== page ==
Dr.OZ on Fibromyalgia

I have never watched the Dr.OZ show but I saw a lot of posts on Facebook about a Dr.OZ show on Fibromyalgia on July 23, 2013 and had to see what it was all about.

As we all know Fibromyalgia is a complex, chronic condition, which causes wide-spread pain and fatigue not to mention a whole gamut of symptoms like stiffness, headaches, numbness, tingling, arrhythmia, cognitive disorders, numbness, tingling, dizziness, balance issues, sensitivity to light, noise, odors and weather. It literally is a “pain in everywhere.”

Literally a pain everywhere (screenshot captured from http://www.doctoroz.com/videos/disease-your-doctor-may-miss-fibromyalgia-pt-3)

Literally a pain everywhere (screenshot captured from http://www.doctoroz.com/videos/disease-your-doctor-may-miss-fibromyalgia-pt-3)

What did this Dr.OZ show mean to me? Well first, the very fact that it is being televised nationally meant that it is no longer a “It’s in your head” disease. Second, it meant that doctors have finally accepted that it is a difficult condition, one that severely impacts the quality of life of a person. And finally, it meant that a lot more people became aware of this condition. Studies on FM being an autoimmune condition and FM awareness posters can only have a certain reach and TV certainly has a wider audience.

A new type of treatment called Osteopathic Manipulative Treatment (OMT), performed by osteopathic physicians was also mentioned as providing relief to painful muscle spasms. I am definitely going to do more research on this.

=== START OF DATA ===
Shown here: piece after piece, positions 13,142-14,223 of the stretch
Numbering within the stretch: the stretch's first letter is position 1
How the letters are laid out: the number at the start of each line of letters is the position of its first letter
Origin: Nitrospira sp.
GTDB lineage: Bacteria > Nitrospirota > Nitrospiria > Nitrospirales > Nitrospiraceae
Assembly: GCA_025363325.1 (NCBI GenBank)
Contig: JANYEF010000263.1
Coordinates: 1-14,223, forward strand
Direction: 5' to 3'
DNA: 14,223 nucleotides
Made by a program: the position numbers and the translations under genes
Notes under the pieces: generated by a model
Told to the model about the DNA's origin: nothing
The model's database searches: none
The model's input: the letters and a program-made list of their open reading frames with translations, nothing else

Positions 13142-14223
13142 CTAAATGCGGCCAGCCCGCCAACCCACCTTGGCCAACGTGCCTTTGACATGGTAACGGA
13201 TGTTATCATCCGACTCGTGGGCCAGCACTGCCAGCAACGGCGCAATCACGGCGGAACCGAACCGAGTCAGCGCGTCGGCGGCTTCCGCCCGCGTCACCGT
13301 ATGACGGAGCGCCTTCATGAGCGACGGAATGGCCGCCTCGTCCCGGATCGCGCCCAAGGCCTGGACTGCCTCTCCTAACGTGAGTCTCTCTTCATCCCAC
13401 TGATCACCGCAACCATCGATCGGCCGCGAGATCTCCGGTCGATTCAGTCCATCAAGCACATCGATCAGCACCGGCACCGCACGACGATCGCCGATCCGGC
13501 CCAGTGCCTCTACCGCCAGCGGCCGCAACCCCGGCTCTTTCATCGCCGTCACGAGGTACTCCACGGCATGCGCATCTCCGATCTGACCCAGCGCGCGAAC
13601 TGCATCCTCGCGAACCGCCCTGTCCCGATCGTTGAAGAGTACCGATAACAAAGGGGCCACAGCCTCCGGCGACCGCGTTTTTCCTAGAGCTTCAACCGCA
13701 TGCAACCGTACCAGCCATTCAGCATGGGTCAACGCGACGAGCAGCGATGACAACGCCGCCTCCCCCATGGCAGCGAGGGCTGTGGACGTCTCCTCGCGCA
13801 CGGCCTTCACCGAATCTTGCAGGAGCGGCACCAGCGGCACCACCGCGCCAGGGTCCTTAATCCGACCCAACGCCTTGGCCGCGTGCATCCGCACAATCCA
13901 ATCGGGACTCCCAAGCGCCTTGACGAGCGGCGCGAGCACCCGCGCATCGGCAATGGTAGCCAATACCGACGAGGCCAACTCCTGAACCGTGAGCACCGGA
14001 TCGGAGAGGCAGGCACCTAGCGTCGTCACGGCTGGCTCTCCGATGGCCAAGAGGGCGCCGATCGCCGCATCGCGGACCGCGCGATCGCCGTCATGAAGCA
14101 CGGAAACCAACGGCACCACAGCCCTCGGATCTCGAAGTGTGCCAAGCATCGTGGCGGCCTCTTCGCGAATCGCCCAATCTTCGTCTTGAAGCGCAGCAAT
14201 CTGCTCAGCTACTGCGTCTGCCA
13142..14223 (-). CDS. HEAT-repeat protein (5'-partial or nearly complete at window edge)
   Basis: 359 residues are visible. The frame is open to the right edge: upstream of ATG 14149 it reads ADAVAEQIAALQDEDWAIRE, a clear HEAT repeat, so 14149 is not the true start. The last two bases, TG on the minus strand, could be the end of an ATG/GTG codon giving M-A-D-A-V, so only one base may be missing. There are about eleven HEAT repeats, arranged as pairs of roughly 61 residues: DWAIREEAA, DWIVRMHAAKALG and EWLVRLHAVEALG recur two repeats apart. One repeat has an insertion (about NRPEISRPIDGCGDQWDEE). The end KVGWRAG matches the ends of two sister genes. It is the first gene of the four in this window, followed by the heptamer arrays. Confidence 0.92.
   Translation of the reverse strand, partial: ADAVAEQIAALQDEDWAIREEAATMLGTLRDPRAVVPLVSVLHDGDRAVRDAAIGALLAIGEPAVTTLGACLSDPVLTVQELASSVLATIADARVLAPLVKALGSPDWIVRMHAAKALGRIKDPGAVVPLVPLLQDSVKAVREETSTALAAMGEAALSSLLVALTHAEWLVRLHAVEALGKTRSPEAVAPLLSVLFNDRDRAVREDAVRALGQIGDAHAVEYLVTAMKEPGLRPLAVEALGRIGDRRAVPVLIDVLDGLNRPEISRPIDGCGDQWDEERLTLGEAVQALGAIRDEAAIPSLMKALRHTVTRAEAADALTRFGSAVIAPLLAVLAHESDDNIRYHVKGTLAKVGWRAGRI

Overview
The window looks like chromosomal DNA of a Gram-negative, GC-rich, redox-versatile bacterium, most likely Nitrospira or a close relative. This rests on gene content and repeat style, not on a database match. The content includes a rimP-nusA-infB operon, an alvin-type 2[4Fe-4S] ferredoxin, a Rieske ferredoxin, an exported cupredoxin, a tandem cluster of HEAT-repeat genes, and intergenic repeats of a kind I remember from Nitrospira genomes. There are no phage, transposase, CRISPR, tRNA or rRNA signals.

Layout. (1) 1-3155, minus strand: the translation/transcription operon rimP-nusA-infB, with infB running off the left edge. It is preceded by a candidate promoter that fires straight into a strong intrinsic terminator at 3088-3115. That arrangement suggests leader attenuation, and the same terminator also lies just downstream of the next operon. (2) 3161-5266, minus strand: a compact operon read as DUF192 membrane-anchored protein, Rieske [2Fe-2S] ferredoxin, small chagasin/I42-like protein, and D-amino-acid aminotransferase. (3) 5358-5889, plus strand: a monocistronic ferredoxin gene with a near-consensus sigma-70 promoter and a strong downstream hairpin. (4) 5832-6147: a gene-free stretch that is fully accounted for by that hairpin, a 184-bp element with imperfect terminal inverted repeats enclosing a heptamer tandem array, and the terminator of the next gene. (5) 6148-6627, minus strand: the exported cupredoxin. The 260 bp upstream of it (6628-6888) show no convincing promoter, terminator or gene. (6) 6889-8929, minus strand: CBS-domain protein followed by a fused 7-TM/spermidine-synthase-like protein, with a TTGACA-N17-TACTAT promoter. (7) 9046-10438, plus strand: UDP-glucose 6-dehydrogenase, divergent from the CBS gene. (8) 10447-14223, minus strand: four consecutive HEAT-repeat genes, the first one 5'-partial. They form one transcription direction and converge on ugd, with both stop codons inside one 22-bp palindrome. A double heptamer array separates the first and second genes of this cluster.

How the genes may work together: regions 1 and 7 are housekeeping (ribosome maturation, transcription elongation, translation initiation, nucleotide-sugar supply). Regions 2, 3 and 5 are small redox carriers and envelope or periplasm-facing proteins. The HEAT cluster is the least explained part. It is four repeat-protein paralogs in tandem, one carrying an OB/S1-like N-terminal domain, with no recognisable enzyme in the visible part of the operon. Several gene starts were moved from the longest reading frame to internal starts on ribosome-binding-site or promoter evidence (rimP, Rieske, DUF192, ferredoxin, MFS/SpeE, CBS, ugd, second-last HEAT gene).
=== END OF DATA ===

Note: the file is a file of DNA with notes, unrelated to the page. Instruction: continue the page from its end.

It is a four part video. Here are the video links:

Here’s to more awareness and hopefully a cure!

As with many life-altering events, an autoimmune illness is almost guaranteed to cause you to re-evaluate your priorities ~ Joan FriedlanderWomen, Work, and Autoimmune Disease



  1. I and many others am very pleased to have seen the segment of fibro on Dr Oz. So happy to see that it is actually starting to get noticed as a real to illness and not something that we are making up in our heads I truly hope within the next few years we will have more details on to help learn to cope with this awful illness.

  2. I went to see a new neuro Monday and what is sad is he explained that he does believe some small percentage of cases are FM but he believes the majority is psychiatric. He didn’t disclose he thoughts on my case because I was there for a different reason and he didn’t have my full history on my case but it still mDe me want to slam my head against the wall for yet one more dr telling me that this disease is a psychiatric issue. I was diagnosed by my family doc, who is a DO,& by my rheumy.

    1. I know docs come in with their preconceived notions but saying that majority of the people with FM are actually having some psychiatric issues is actually sad, not to mention a lawsuit waiting to happen. No one is going to imagine being in pain. In fact, when we have a flare-up, we imagine that we are well and try to move on rather than obsess over the pain. And I know it goes without saying, this doc is not the one for you…..RUN for the hills, I say

  3. I have tried OMT for months. It provided me no relief. 😦 the doc was basically stretching different areas and holding it for a period of time. Was awkward.
    Hopefully it can provide some FM patients more than it did for myself.